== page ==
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The plot couldn't be simpler or its attack on capital punishment (and the act of killing in general) more direct - a senseless, violent, almost botched murder is followed by a cold, ... See full summary »
It's 1982: Poland is under martial law, and Solidarity is banned. Ulla, a translator working on Orwell, suddenly loses her husband, Antek, an attorney. She is possessed by her grief, and ... See full summary »
Filip buys an eight-millimetre movie camera when his first child is born. Because it's the first camera in town, he's named official photographer by the local Party boss. His horizons widen... See full summary »
This is a series of ten shorts created for Polish Television, with plots loosely based upon the Ten Commandments, directed by Krzysztof Kieslowski. Two of these, Dekalog 5 and 6, are shorter cuts from the feature-length films--Krotki film o zabijaniu (A Short Film About Killing) and Krotki film o milosci (A Short Film About Love), respectively. They deal with the emotional turmoil suffered by humanity, when instinctual acts and societal morality conflict. Written by
Tad Dibbern <DIBBERN_D@a1.mscf.upenn.edu>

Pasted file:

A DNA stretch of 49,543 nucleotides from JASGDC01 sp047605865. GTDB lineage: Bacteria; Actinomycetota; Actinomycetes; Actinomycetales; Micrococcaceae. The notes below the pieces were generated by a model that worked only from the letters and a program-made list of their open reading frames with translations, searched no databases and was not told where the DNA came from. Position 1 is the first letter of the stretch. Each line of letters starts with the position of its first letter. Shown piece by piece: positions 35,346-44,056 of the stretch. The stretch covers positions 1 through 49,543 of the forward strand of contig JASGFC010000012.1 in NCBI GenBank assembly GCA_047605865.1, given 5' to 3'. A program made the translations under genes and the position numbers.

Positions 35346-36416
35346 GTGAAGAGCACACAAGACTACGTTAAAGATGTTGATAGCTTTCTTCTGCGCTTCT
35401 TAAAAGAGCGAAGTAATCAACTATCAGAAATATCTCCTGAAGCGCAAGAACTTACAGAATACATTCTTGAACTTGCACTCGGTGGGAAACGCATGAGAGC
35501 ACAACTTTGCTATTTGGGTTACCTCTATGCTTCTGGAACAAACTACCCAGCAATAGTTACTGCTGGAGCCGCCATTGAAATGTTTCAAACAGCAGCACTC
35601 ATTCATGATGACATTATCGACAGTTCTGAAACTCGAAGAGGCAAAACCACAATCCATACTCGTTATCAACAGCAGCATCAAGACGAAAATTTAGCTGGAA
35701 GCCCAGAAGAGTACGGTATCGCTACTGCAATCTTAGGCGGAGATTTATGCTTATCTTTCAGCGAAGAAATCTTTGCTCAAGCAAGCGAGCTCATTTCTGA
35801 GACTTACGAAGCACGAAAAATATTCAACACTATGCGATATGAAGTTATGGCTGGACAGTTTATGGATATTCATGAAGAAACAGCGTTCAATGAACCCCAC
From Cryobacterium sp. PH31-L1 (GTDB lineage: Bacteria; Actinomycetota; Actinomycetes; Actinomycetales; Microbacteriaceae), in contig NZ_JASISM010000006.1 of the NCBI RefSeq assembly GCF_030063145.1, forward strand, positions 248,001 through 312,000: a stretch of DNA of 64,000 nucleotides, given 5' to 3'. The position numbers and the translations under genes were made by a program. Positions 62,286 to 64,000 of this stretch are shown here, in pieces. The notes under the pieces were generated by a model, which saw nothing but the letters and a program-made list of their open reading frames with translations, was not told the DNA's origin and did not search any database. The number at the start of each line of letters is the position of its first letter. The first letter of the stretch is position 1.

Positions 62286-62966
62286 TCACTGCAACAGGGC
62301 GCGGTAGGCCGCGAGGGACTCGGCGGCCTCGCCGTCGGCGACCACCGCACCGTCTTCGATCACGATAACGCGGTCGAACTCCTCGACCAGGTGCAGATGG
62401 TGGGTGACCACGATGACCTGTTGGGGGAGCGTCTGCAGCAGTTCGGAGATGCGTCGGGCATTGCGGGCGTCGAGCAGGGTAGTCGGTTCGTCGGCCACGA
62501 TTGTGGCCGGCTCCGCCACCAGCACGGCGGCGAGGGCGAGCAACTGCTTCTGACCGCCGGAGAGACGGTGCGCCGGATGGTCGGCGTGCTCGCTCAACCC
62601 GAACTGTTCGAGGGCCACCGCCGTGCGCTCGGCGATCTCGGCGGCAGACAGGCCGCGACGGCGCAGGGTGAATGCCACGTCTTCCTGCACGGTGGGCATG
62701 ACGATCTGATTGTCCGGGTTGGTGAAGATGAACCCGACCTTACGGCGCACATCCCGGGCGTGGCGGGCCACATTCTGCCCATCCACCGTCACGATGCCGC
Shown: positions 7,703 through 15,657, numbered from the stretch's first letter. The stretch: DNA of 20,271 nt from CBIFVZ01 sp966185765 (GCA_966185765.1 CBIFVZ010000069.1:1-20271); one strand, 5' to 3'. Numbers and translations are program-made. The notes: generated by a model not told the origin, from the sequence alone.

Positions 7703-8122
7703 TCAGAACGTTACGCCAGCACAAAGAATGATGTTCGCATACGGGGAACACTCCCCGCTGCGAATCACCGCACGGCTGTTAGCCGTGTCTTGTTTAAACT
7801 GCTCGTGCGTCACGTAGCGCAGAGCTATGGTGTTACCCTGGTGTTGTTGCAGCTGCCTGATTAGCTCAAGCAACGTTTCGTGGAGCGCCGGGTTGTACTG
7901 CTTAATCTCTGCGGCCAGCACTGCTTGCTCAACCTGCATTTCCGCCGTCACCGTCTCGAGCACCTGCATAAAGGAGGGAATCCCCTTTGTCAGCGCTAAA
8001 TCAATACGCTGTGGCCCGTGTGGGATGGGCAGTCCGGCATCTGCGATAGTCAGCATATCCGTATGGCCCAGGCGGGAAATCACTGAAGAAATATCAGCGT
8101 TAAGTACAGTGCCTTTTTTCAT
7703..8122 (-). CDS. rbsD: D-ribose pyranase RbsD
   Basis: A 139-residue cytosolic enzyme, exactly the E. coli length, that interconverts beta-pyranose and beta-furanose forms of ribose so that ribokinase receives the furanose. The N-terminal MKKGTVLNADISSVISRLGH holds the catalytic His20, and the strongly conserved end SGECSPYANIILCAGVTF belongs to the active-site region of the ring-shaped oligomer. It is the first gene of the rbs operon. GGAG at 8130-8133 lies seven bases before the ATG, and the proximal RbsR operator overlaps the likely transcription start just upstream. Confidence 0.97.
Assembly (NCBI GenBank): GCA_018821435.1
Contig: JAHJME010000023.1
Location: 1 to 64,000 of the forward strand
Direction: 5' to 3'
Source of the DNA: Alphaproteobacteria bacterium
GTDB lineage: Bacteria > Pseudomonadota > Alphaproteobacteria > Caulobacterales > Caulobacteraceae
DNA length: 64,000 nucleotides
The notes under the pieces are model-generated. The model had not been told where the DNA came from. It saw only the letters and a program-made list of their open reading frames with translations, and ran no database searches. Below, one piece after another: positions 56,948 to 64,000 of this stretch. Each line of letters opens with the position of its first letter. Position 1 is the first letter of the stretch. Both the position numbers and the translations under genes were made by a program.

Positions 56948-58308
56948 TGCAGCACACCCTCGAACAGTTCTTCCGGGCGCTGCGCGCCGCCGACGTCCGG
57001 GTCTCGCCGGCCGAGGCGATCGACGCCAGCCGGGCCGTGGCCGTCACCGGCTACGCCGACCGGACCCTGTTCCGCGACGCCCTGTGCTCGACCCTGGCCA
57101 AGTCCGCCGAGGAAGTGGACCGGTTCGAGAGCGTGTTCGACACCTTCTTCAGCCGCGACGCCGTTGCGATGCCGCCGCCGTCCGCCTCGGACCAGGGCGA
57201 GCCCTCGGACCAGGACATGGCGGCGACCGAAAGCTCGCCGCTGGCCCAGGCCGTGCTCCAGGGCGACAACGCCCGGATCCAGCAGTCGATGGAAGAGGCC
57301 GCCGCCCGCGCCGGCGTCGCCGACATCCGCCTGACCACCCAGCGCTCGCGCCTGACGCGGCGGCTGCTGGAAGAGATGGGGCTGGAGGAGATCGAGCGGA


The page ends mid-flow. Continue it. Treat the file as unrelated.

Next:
10 stories you'll want to talk about long after you've watched them
`Dekalog' **** There are some `movies' that are hard to describe. `Dekalog' is one. It's not really a movie. It is a ten part made-for-TV mini series. Don't remember seeing `Dekalog' when it was first shown on TV? Neither do I. `Dekalog' was made for made for Polish TV in 1987 by Krzysztof Kieslowski (`Blue', `White', `Red' and `Double Life Veronique'). Each segment of `Dekalog' is about one hour and is thematically driven by one of the 10 Commandments. All the stories take place in the same high rise apartment in Warsaw. The characters in each of the stories don't necessarily overlap, yet we see some of the characters from one story walk through another. This lack of overlap is also true of the stories and the commandments. Even knowing which commandment was the basis for a story, I couldn't always see a direct correlation. It's as if Kieslowski and his co-writer Krzysztof Piesiewicz view the 10 Commandments as a ruler to measure one's actions, a curb to provide bounds for one's choices or maybe a mirror to reflect on one's life. This reflective view of the commandments comes through in each of the stories. In "I Am the Lord Our God" a young boy and his father rely on a computer to decide whether or not it's safe to go out on the ice. "Thou Shalt Not Commit Adultery" is about a young boy who spies on and stalks the woman next door. Magda, his neighbor, is free and easy. And when she finds out about the young voyeur, she sets out prove there is no such things as love. Commandment by commandment Kieslowski provides us our own voyeuristic moment into the lives of the people in this one Warsaw apartment. This is truly a great movie. Buy a copy and watch the stories with another movie fan. Dekalog contains 10 stories that you'll want to talk about long after you've watched them.
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